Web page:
Review – Les Enfants Du Paradis (The Independent)

Heaven must be missing a pierrot

Marcel Carné’s great 1945 film Les Enfants du Paradis is steeped in the Parisian theatre of the 1840s. Each of its two parts begins and ends with the rise and fall of a stage curtain. Different types of theatrical expression – from the mime artistry of the Funambules to prolix, over-the-top 19th-century melodrama and Shakespearean revival – become metaphors for diverse approaches to life.

The ambiguity built into the verb “to act” (equivocating between pretence and reality) is passionately probed. But the idea that this classic piece of cinema could therefore be converted, with ease and naturalness, into equally compelling theatre looked highly questionable 10 years ago when Simon Callow directed his own adaptation in a panned production at the Barbican.

So it’s a joy to report that Dudley Hinton and Sebastian Armesto – who are too young to have witnessed that well-intentioned but ill-conceived attempt – have managed to solve the problem with terrific flair and élan in the version that they have created with Simple 8 Theatre Company. Unveiled at the Arcola in a splendidly involving production directed by Armesto, this is the kind of committed ensemble work, performed on a shoestring and as a labour of love, that puts to shame the relatively unenterprising fare at times proffered by comfortably funded outfits.

Ironically, this theatrical re-working of Les Enfants du Paradis succeeds by (broadly speaking) taking the opposite tack to Callow. The Barbican version was literal-minded. It tried to emulate the movie’s extremes of scale (the hundreds of extras in the thronging street scenes, the epic sense of a multilevel theatre) with an equivalent amplitude. But cinema is also the art of the close-up, and in the continual long-shot of theatre Callow merely contrived to dwarf and dehumanise the performers on a massive, dimly lit and indefatigably revolving set. The effort to pack in everything resulted in a bloated, four-hours-plus ordeal.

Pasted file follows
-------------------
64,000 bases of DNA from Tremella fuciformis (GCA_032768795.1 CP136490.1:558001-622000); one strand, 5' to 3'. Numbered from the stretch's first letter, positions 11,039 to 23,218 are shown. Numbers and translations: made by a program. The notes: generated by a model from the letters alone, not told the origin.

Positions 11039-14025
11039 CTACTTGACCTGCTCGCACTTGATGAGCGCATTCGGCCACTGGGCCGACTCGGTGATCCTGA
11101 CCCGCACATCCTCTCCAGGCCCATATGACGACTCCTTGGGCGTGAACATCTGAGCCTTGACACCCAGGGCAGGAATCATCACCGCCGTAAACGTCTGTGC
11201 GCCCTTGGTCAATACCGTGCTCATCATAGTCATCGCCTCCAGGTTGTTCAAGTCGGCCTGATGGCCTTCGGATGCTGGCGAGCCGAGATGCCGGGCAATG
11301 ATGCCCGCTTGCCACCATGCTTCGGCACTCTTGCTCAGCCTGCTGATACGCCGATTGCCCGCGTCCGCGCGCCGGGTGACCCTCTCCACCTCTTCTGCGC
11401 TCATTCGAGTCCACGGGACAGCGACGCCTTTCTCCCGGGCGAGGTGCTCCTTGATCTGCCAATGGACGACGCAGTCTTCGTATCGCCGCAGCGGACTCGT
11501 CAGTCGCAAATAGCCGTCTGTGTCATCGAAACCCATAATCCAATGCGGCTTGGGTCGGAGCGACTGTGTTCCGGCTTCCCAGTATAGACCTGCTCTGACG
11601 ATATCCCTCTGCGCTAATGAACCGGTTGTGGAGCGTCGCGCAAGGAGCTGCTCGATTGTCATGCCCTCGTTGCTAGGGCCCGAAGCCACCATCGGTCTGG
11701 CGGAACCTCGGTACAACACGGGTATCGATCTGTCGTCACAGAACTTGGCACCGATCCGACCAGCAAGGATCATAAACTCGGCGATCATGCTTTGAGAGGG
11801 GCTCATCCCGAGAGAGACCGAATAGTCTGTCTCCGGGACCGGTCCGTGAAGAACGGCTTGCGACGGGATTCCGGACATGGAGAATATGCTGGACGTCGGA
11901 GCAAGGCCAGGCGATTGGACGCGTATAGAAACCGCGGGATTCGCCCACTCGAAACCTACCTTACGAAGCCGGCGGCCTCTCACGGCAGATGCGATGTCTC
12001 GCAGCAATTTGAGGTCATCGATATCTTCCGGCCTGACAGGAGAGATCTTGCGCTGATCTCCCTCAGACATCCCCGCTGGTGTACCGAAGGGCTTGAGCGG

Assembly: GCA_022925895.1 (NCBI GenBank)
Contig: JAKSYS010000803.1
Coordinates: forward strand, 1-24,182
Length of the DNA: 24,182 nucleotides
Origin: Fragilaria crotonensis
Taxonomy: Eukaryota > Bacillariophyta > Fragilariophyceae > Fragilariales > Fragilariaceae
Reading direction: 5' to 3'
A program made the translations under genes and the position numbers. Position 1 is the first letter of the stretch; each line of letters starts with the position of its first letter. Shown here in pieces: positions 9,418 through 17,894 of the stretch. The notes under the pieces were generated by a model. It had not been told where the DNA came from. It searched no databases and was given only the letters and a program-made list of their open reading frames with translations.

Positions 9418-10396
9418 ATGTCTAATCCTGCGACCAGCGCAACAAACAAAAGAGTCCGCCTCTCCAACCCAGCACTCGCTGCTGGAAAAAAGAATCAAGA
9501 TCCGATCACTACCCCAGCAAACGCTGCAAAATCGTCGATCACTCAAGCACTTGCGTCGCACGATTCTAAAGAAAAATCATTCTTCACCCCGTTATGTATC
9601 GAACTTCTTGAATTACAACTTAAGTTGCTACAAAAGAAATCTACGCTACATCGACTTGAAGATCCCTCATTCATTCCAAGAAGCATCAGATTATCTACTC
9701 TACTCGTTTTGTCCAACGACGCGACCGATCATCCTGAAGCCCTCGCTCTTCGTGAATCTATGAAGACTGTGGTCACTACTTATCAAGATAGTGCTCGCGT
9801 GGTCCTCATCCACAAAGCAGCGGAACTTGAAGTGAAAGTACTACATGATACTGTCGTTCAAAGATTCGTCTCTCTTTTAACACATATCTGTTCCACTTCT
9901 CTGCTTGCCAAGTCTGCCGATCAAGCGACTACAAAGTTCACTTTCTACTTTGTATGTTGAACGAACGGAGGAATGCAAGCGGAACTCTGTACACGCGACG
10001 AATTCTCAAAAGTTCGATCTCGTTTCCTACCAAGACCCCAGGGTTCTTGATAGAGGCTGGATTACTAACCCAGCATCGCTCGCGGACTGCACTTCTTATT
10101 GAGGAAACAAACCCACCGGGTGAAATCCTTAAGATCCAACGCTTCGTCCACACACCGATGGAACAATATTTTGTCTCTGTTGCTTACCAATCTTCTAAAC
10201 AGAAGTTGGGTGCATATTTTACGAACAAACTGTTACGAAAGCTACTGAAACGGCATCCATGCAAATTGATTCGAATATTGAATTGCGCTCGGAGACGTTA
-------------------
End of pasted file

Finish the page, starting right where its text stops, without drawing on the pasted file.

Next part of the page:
Colonising the intimate studio-space at the Arcola, this new production explores the power of the counterintuitive. Fielding 14 actors and with no backdrops (lavish or otherwise), the company presents a streamlined two-and-a-half-hour adaptation that harnesses the audience’s imagination and makes eloquent use of spare, well-chosen props.

The evening begins and ends with a red theatre curtain slumped on the ground like a pool of blood. This is hoisted on poles by two actors and, in a rough-and-ready, do-it-yourself fashion, it becomes a means of punctuation and of providing a discreet screen.

The achievement of the production is to conjure up the swirl of carnival and bitchy backstage life with energy and focus, at the same time as doing handsome justice to the emotional detail in the story’s interlocking triangles of love and murderous lack of love.

The principals are excellently cast. Although she could be a touch more inscrutable, Annalie Wilson radiates voluptuous magnetism as Garance, the beauty who graduates from homeless artist’s model to a Count’s kept and disaffected courtesan.

As her (thematically) rival suitors, the handsome and talented Tom Mison is both wittily narcissistic and movingly honest in the role of the philandering star of melodrama (whose travails with Garance are a good apprenticeship for his landmark jealous Othello), while Christopher Doyle pierces the heart with his lovelorn vulnerability and lunar, other-worldly quality as the pierrot Baptiste, performing the mime sequences with passionate precision. And Charlie Holloway brings just the right note of amused contempt and philosophical nihilism to the role of the dandified murderer Lacenaire, a man who writes unperformed farces but who is temperamentally confined to the pseudo-creativity of offstage crime.

The production is not perfect, but it generates its own strong self-conviction. This is the season when there’s an epidemic of prediction in newspapers about the year to come. I suggest it will be well worth keeping an eye on Sebastian Armesto and crew.

By Paul Taylor